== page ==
Ishmael Abbey got his start as a DJ in the Ghanaian capital of Accra, eventually rapping in the languages of Twi and Ga over his records' instrumental breaks. Soon he was adding live hits from a sampler and a Yamaha DD-11 drum pad, creating rhythms on the fly. This would become a production technique once he started making his own tracks, which he did somewhat late in the game, at the age of 39.
Hovering in the vicinity of 140 BPM, Abbey's tunes are digital interpretations of neo-traditional dance music found around Accra—namely gome, kpanlogo and gyama. He replaces the hand-played percussion patterns with precisely programmed drums, and those potent rhythms are Trotro's principal focus. In fact, many of the best moments come when Abbey strips his productions down to darting sequences of kicks, snares, claps, hi-hats and cowbells. The approach is exemplified on "Lalokat" and on the album's closer, "Cocoawra (Angel)," which adds sporadic chants and sparse raps to the tune's rhythmic core.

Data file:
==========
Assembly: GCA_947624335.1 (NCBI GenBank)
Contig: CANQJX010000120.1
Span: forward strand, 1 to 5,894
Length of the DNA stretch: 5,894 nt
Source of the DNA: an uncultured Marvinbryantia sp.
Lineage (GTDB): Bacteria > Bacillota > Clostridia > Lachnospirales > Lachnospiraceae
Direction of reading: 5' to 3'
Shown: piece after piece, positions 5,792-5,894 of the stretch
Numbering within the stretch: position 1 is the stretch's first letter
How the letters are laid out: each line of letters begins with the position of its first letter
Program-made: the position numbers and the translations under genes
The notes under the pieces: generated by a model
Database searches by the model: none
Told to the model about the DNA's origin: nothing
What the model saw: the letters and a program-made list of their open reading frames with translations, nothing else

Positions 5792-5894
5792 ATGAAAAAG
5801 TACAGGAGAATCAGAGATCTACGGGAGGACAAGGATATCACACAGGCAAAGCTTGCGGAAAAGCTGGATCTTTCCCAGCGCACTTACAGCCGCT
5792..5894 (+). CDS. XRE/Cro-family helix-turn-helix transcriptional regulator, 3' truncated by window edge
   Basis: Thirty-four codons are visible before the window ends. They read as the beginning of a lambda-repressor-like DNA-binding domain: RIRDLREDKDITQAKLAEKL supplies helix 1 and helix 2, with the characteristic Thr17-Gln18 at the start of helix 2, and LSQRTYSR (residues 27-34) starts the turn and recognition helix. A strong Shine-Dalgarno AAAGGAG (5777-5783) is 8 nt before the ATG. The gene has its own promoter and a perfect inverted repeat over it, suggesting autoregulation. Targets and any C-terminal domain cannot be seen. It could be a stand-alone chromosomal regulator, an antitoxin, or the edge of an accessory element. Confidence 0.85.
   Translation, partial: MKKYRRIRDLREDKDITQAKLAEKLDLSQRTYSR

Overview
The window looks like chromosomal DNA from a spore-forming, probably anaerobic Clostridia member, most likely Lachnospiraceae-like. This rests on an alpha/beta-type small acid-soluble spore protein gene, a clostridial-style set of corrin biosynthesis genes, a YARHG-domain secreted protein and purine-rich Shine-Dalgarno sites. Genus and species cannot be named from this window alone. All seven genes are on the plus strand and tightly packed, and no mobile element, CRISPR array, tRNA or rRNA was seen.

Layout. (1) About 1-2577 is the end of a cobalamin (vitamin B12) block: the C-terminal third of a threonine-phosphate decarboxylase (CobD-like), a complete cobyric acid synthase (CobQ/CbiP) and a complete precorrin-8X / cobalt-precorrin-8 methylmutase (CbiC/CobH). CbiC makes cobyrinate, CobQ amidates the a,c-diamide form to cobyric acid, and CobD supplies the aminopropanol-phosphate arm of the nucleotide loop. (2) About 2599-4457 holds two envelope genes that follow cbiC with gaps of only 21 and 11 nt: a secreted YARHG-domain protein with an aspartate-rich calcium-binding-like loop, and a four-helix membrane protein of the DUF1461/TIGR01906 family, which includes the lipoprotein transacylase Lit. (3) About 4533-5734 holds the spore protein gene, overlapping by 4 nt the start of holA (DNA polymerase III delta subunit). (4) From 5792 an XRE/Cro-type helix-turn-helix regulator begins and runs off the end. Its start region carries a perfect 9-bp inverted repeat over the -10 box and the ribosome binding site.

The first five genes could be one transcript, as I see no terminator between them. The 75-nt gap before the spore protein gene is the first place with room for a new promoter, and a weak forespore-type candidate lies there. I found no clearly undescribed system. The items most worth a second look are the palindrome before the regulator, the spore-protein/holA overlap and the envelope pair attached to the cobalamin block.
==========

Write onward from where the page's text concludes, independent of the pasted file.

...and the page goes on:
On tracks like "Nkran Dokunu," Abbey fleshes out his lively beats with simple melodies—using digital woodwinds and MIDI guitar here—as well as call-and-response vocals from his daughter, which he often pitches up an octave. The title track reveals a darker side. In a nod to Abbey's Detroit techno and Chicago acid house influences, icy digital synths lace "Trotro"'s hypnotic percussion. Later, "Ice-Inc" further explores those Western electronic influences, slowing down the tempo to lay bouncy synths atop a tom-heavy drum sequence.
Trotro is generally rough around the edges. Some songs drag on, and there are production quirks that stick out—particularly, a reliance on basic software sounds and the warped chipmunk voice that appears on more than half of the album's nine tracks. And yet those same qualities make this a singular collection. Trotro was popular in its home country when first released, and now its inclusion in the Awesome Tapes From Africa catalog brings a vibrant sound to the larger electronic community.